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Downsides of Data Denormalization [message #210689] Thu, 21 December 2006 16:14 Go to next message
scottwmackey
Messages: 505
Registered: March 2005
Senior Member
We have an architecture like the following.
CREATE TABLE optional_info_a(
   optional_info_a_id    NUMBER
  ,optional_info_a_attr1 VARCHAR2(100)
  ,optional_info_a_attr2 VARCHAR2(100)
  ,optional_info_a_attr3 VARCHAR2(100)
  ,optional_info_a_attr4 VARCHAR2(100)
);
ALTER TABLE optional_info_a ADD CONSTRAINT optional_info_a_pk PRIMARY KEY (optional_info_a_id);


CREATE TABLE optional_info_b(
   optional_info_b_id    NUMBER
  ,optional_info_b_attr1 VARCHAR2(100)
  ,optional_info_b_attr2 VARCHAR2(100)
);
ALTER TABLE optional_info_b ADD CONSTRAINT optional_info_b_pk PRIMARY KEY (optional_info_b_id);


CREATE TABLE optional_info_c(
   optional_info_c_id    NUMBER
  ,optional_info_c_attr1 VARCHAR2(100)
  ,optional_info_c_attr2 VARCHAR2(100)
  ,optional_info_c_attr3 VARCHAR2(100)
);
ALTER TABLE optional_info_c ADD CONSTRAINT optional_info_c_pk PRIMARY KEY (optional_info_c_id);


CREATE TABLE main_table(
   main_table_id      NUMBER
  ,main_type          NUMBER
  ,main_attr1         VARCHAR2(100)
  ,main_attr2         VARCHAR2(100)
  ,optional_info_a_id NUMBER
  ,optional_info_b_id NUMBER
  ,optional_info_c_id NUMBER);
ALTER TABLE main_table ADD CONSTRAINT main_table_pk PRIMARY KEY (main_table_id);
ALTER TABLE main_table ADD CONSTRAINT main_table_a_fk FOREIGN KEY (optional_info_a_id) REFERENCES optional_info_a;
ALTER TABLE main_table ADD CONSTRAINT main_table_b_fk FOREIGN KEY (optional_info_b_id) REFERENCES optional_info_b;
ALTER TABLE main_table ADD CONSTRAINT main_table_c_fk FOREIGN KEY (optional_info_c_id) REFERENCES optional_info_c;
CREATE UNIQUE INDEX main_table_u1 ON main_table(optional_info_a_id);
CREATE UNIQUE INDEX main_table_u2 ON main_table(optional_info_b_id);
CREATE UNIQUE INDEX main_table_u3 ON main_table(optional_info_c_id);

So the typical query to get the main_table info is something like this.
SELECT *
FROM main_table mt
LEFT JOIN optional_info_a a ON a.optional_info_a_id = mt.optional_info_a_id
LEFT JOIN optional_info_b b ON b.optional_info_b_id = mt.optional_info_b_id
LEFT JOIN optional_info_c c ON c.optional_info_c_id = mt.optional_info_c_id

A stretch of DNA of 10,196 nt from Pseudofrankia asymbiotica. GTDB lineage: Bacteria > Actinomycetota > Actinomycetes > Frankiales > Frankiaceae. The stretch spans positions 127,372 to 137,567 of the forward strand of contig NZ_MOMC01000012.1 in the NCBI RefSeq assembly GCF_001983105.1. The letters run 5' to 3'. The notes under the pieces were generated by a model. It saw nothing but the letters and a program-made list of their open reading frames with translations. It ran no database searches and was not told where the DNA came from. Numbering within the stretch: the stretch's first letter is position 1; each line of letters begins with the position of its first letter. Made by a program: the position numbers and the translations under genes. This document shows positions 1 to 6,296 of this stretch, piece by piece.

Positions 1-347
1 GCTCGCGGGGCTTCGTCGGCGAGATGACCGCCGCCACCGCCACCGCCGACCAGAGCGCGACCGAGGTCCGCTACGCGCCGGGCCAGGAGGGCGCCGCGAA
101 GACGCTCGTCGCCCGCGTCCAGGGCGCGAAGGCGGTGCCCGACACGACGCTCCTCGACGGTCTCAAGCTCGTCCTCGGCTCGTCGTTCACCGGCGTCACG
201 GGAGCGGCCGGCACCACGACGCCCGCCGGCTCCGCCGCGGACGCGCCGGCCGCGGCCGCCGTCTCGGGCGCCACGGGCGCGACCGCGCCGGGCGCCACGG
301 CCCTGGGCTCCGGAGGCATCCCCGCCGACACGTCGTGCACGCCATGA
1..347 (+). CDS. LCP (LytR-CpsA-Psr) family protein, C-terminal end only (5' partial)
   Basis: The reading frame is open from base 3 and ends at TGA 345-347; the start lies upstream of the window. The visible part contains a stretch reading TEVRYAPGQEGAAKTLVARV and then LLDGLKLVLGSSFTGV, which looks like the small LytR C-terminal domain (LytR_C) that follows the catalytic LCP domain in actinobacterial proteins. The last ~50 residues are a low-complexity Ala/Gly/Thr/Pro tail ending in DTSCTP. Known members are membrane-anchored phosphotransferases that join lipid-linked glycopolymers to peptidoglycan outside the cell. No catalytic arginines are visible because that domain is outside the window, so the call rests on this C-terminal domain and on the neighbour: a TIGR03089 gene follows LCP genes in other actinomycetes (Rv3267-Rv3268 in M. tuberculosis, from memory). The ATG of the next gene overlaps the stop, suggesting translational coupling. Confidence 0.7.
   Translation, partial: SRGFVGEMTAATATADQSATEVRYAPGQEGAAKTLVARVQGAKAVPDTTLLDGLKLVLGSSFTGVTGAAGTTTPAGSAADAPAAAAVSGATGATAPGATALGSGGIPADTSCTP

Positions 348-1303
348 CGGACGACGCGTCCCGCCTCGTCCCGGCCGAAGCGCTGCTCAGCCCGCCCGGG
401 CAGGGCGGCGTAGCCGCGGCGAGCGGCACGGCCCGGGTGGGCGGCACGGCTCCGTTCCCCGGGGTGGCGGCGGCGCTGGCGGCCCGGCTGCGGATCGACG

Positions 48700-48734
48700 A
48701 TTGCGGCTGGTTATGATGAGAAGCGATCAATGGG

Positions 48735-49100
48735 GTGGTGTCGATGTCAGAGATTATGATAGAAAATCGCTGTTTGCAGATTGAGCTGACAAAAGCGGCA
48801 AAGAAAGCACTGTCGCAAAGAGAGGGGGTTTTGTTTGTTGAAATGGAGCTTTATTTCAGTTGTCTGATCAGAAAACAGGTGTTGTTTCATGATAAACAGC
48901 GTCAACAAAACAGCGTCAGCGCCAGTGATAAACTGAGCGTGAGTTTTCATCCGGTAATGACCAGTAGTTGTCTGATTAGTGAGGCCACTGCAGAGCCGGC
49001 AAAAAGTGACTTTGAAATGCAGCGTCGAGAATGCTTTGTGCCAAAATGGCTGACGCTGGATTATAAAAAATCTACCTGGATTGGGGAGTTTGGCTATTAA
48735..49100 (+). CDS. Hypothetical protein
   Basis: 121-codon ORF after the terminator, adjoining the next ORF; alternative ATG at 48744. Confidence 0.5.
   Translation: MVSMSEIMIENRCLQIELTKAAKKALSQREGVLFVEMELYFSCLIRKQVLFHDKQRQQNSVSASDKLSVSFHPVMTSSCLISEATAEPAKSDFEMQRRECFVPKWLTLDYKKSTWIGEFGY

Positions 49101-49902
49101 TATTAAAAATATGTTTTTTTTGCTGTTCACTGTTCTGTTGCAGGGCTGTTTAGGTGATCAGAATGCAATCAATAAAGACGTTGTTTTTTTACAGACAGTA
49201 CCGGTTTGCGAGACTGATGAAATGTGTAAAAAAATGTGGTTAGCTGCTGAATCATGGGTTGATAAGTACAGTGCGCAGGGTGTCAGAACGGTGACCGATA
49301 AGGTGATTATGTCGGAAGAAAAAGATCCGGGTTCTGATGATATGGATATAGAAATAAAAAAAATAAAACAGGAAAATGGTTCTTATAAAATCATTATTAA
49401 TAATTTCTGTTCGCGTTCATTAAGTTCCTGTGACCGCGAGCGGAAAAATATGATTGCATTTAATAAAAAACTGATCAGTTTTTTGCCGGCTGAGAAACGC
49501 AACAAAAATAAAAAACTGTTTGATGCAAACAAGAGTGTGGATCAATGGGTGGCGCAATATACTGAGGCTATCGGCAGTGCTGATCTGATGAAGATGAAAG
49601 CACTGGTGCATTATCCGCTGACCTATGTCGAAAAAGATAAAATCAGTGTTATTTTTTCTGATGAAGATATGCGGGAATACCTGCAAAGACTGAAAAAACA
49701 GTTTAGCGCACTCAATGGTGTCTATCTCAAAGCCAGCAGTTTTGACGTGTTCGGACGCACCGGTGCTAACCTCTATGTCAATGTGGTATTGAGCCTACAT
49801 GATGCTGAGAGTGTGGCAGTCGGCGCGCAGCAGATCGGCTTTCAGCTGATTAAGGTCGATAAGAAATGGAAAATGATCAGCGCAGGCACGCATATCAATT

As can be inferred from the structure there is a one-to-one relation between main_table and optional_info_x. Let's further add that the main_type column dictates which of the optional_info_x columns will have a value in main_table. There will be no overlap. Only one of the optional_info_x columns will be populated per row. Moreover, some main_types have none of the optional_info_x populated. I understand most people would consider the above design more elegant and thus better, but what are the real downsides to just doing this:

CREATE TABLE main_table(
   main_table_id         NUMBER
  ,main_type             NUMBER
  ,main_attr1            VARCHAR2(100)
  ,main_attr2            VARCHAR2(100)
  ,optional_info_a_attr1 VARCHAR2(100)
  ,optional_info_a_attr2 VARCHAR2(100)
  ,optional_info_a_attr3 VARCHAR2(100)
  ,optional_info_a_attr4 VARCHAR2(100)
  ,optional_info_b_attr1 VARCHAR2(100)
  ,optional_info_b_attr2 VARCHAR2(100)
  ,optional_info_c_attr1 VARCHAR2(100)
  ,optional_info_c_attr2 VARCHAR2(100)
  ,optional_info_c_attr3 VARCHAR2(100)
);

It is also relevant that main_table is populated at installation to, at most, a million records, and will not significantly change size duing the life of the application. A record will never change its main_type.

The upside with the single table architecture, as I see it, is that the application will be much simpler to maintain, and I would think the queries would be faster. I don't see a downside. Am I missing something?

Thanks,
Scott
Re: Downsides of Data Denormalization [message #210702 is a reply to message #210689] Thu, 21 December 2006 20:07 Go to previous messageGo to next message
rleishman
Messages: 3724
Registered: October 2005
Location: Melbourne, Australia
Senior Member
The reason you don't see a downside is because there is none. The second architecture is right.

Anyone that says the first architecture is better is mistaken. It is both bad data modelling and bad physical implementation.

If you frequently perform large scans of the table and return none of the optional attrs, then you will be performing a little more IO, but this performance loss is more than compensated by not joining when you do need the optional attrs.